Friedrich Nietzsche is one of the most elusive thinkers in the philosophical tradition. Nonetheless, certain readings of his work have become standard and influential. In this major new interpretation of Nietzsche, Robert B. Pippin challenges various traditional views, taking the philosopher at his word when he says that his writing can best be understood as a kind of psychology. Pippin traces this idea of Nietzsche as a psychologist to his admiration for the French moralists: La Rochefoucauld, Pascal, Stendhal, and especially Montaigne. In distinction from philosophers, Pippin shows, these writers avoided grand metaphysical theories in favor of reflections on life as lived and experienced. Pippin contends that Nietzsche's singular prose was an essential part of his goal of making psychology "the queen of the sciences", and so organizes the book around four of Nietzsche's most important images and metaphors: that truth could be a woman, that a science could be gay, that God could have died, and that an agent is as much one with his act as lightning is with its flash.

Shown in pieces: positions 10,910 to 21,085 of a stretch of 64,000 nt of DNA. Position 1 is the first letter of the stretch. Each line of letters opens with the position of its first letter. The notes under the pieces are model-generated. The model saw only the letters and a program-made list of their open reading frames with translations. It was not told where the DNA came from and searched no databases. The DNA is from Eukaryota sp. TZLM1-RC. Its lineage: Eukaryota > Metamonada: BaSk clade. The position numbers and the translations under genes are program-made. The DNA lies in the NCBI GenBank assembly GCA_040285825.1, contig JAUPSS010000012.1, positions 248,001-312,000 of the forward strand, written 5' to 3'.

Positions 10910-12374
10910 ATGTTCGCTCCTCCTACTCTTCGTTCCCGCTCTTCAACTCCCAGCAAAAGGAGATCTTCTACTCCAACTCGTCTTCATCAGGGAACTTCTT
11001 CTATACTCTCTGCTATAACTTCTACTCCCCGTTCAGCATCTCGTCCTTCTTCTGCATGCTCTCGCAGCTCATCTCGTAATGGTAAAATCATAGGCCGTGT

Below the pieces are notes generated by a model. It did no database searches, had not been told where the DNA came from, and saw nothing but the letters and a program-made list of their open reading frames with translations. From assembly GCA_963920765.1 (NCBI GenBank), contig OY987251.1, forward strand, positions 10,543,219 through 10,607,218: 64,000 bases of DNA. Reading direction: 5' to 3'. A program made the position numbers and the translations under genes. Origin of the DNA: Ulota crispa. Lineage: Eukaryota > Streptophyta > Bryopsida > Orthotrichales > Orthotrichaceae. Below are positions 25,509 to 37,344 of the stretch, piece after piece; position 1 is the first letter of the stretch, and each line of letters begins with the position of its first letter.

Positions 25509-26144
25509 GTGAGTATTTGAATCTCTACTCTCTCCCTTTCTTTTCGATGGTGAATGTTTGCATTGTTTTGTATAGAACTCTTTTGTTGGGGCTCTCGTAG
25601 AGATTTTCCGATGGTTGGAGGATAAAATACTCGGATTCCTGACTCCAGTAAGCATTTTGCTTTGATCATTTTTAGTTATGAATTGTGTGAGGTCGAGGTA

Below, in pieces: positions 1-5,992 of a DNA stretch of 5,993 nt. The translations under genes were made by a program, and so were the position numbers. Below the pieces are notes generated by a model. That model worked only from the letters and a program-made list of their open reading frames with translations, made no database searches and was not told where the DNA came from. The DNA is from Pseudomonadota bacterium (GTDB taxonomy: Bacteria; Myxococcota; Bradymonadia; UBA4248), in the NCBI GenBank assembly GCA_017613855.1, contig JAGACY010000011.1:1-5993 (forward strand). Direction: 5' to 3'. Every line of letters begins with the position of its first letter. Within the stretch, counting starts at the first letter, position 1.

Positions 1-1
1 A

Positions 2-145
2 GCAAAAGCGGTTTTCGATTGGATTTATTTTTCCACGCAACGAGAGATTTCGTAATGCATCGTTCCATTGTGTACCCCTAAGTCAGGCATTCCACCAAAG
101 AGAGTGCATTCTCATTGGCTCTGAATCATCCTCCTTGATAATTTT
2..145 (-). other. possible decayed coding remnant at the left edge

Expanded from a series of lectures Pippin delivered at the College de France, "Nietzsche, Psychology, and First Philosophy" offers a brilliant, novel, and accessible reading of this seminal thinker.